I don’t have to spend decades going through the motions on the Times op-ed desk to misidentify Trutanich, the city’s newest – and biggest – headline-grabbing gasbag. And I can guarantee by each semester’s end there isn’t a single one of my fresh-faced students who would make an error like that, either.

@ Ron Shinkman -- As to the rational reason why you have not been published, I would hazard the educated guess that most people's eyes glaze over when faced with these seemingly interminable slabs of text.

Perhaps break up your opinion with paragraphs for easier reading?

To Ron Shinkman - Your obvious lack of knowledge of basic punctuation (e.g., "masters degree") and grammar (e.g., "The classwork has prompted both myself and my students ... ") may pose an obstacle to your quest for a Master's degree in English!

Christopher Knight: Great post.

Ron Shinkman: Does it really only take 7 hours to drive to Berkeley?

When will the Wing-Nuttery end ? Thanks for calling them out on it.The Wing-Nuts have one goal in their live, to slander, lie, and drag down Barack Obama at any cost. Gee...I wonder why ?

I can't say that I'm a big fan of Shep's art, but I do think his work is well within the domain of fair use. Enormous chunks of art history would disappear if images and concepts could not legally be appropriated and reworked.

Allen's views were poorly argued and poorly substantiated. If she doesn't like Fairey's work, she has the choice to ignore it.

Here are a few of her points that really bothered me:

- Making a big deal out of the fact that Fairey traced a photograph: Yes, he traced it. And he also made many many design decisions, the result of which completely transformed a bland press photo into an intensely powerful image. It's called "fair use," and without it, Andy Warhol would never have existed, nor Lichtenstein, nor Jeff Koons, nor Duchamp, nor Tom Sachs, nor Ed Ruscha, nor Richard Prince, etc... Had you given that same photo to 100 artists, I'd venture not one of them would have come up with the same result as Fairey (given they had never seen his work). All you have to do is look at the "oops" illustration printed with Allen's piece to see how uninspiring Fairey's trademark "look" can be when poorly executed.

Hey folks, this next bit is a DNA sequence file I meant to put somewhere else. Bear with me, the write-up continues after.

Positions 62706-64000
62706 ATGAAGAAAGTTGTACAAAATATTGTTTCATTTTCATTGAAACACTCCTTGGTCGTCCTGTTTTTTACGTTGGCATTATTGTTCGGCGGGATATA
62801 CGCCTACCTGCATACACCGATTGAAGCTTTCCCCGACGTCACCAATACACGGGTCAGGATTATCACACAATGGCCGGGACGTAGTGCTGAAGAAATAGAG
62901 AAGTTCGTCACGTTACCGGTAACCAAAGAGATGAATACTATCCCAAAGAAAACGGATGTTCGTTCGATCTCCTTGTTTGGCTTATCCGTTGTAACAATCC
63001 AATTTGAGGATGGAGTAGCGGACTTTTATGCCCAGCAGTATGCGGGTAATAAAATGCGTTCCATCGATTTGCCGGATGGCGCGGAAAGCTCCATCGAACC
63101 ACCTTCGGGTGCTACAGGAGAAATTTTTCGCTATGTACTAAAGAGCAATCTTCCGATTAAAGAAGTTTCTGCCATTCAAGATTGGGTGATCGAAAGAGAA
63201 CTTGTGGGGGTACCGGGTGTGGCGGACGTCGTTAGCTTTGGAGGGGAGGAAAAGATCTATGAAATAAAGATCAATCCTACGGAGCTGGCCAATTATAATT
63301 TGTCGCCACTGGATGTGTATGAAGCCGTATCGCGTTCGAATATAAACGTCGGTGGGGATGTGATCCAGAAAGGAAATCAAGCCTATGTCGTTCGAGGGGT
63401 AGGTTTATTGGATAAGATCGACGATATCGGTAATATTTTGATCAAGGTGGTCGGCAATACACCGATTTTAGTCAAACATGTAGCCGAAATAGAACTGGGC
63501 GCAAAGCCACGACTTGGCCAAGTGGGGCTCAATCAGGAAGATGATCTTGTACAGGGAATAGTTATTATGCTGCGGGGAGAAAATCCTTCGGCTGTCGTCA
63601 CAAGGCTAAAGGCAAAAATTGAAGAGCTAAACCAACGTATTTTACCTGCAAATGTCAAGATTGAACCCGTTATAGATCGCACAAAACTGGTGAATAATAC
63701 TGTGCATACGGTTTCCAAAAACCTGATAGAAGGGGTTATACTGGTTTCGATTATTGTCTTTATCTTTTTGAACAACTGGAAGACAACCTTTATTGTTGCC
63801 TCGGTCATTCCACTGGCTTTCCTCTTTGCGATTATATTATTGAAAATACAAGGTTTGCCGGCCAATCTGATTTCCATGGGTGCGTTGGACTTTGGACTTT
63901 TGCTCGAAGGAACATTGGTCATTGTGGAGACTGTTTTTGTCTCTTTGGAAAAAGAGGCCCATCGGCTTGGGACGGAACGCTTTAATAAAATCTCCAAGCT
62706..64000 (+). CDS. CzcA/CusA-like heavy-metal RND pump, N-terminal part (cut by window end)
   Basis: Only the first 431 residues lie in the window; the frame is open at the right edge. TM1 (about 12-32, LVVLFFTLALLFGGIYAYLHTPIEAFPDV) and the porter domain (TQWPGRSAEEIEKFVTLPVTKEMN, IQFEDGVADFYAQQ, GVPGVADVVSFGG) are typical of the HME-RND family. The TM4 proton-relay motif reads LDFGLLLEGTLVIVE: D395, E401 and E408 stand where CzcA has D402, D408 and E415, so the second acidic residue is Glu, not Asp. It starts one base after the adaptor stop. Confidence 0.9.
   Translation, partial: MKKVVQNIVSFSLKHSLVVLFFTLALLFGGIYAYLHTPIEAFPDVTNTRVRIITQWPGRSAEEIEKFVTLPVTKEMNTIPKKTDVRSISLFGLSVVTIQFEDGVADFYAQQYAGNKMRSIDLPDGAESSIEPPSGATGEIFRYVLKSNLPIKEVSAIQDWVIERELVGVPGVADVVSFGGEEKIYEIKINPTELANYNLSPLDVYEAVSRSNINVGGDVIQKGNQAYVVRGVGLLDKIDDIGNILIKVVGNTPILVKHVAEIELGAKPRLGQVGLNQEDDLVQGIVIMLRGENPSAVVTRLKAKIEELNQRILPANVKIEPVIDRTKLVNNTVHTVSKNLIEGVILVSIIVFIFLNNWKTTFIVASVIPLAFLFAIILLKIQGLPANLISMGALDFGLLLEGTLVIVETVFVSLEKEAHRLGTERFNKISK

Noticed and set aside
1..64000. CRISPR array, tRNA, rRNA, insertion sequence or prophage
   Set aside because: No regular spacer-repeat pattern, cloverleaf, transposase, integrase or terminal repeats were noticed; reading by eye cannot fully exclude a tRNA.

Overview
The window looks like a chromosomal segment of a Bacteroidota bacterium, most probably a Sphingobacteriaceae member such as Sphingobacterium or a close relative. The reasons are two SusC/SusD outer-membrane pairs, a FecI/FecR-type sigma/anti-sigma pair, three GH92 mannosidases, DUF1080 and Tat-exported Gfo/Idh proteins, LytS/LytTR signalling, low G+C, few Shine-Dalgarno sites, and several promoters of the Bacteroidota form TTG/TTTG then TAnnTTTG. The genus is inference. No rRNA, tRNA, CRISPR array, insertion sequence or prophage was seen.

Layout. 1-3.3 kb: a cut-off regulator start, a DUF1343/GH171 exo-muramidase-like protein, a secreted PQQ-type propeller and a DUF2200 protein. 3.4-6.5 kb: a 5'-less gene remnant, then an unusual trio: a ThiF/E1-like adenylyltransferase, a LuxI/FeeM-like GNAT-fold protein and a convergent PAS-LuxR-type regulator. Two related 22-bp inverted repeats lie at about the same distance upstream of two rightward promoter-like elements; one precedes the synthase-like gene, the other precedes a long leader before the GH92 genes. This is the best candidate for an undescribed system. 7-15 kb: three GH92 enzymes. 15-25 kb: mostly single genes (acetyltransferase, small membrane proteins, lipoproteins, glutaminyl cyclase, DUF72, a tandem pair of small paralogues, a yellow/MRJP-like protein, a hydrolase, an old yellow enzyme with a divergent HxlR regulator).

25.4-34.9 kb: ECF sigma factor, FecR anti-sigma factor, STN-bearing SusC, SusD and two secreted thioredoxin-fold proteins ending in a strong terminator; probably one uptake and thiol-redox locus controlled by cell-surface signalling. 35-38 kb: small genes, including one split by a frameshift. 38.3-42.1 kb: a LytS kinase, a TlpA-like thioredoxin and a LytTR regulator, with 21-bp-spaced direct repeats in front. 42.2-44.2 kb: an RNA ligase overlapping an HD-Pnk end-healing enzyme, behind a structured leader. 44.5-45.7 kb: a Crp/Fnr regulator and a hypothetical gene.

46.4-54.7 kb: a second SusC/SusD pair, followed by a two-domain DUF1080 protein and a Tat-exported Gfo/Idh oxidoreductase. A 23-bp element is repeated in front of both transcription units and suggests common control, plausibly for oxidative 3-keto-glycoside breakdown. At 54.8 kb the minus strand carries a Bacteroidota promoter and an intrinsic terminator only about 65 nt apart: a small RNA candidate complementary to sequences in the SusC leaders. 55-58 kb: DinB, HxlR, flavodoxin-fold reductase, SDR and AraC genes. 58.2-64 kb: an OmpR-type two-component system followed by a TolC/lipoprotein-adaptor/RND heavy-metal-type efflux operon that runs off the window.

- Making a big deal out of his graffiti-related arrests: Did you see that one of the charges was for putting a sticker on a traffic sign? A sticker? Please. Besides, how does the fact that he has been brought up on vandalism charges have anything to do with the quality or validity of his art? I'm not defending graffiti, but I think a little well thought-out, well placed street art can make living in a crowded, often dirty and over commercialized city, a bit more pleasant (and there is a big difference between gang tags and illegal street art). Also, please see the previous comments about "legal" billboards - good point Shinkman.

- Making a big deal out of Obama being "proud" to be associated with Fairey's work: Guess what? The "Hope" poster was a highly successful piece of political art, as evidenced by its ubiquitous popularity around the world. It will be included in design, art and political histories for many, many decades. What's wrong with being proud to be associated with that?

- Allen's flinging around of stereotypes and unsubstantiated claims: "Liberal cultural and intellectual elite" and "Armchair Marxist intellectuals?" What is this, Fox News? Since when does name calling and stereotyping constitute journalism?

- Referencing Mark Vallen's diatribe against Fairey: If you look at the work referenced in Vallen's article, I think it's pretty clear that Fairey's transparent appropriation of these "public domain" images was by design; to attach his Obey brand with the referenced war propaganda and politically subversive organizations. That's kind of the whole idea behind "Obey."

- And where did that comment about Roman Polanski come from? Charlotte, if "analogizing Fairy to Roman Polanski is probably unfair," then don't. That would be like me saying, "I'm not calling Charlotte Allen a whore, but..." and then following with some incoherent argument about why whores are bad.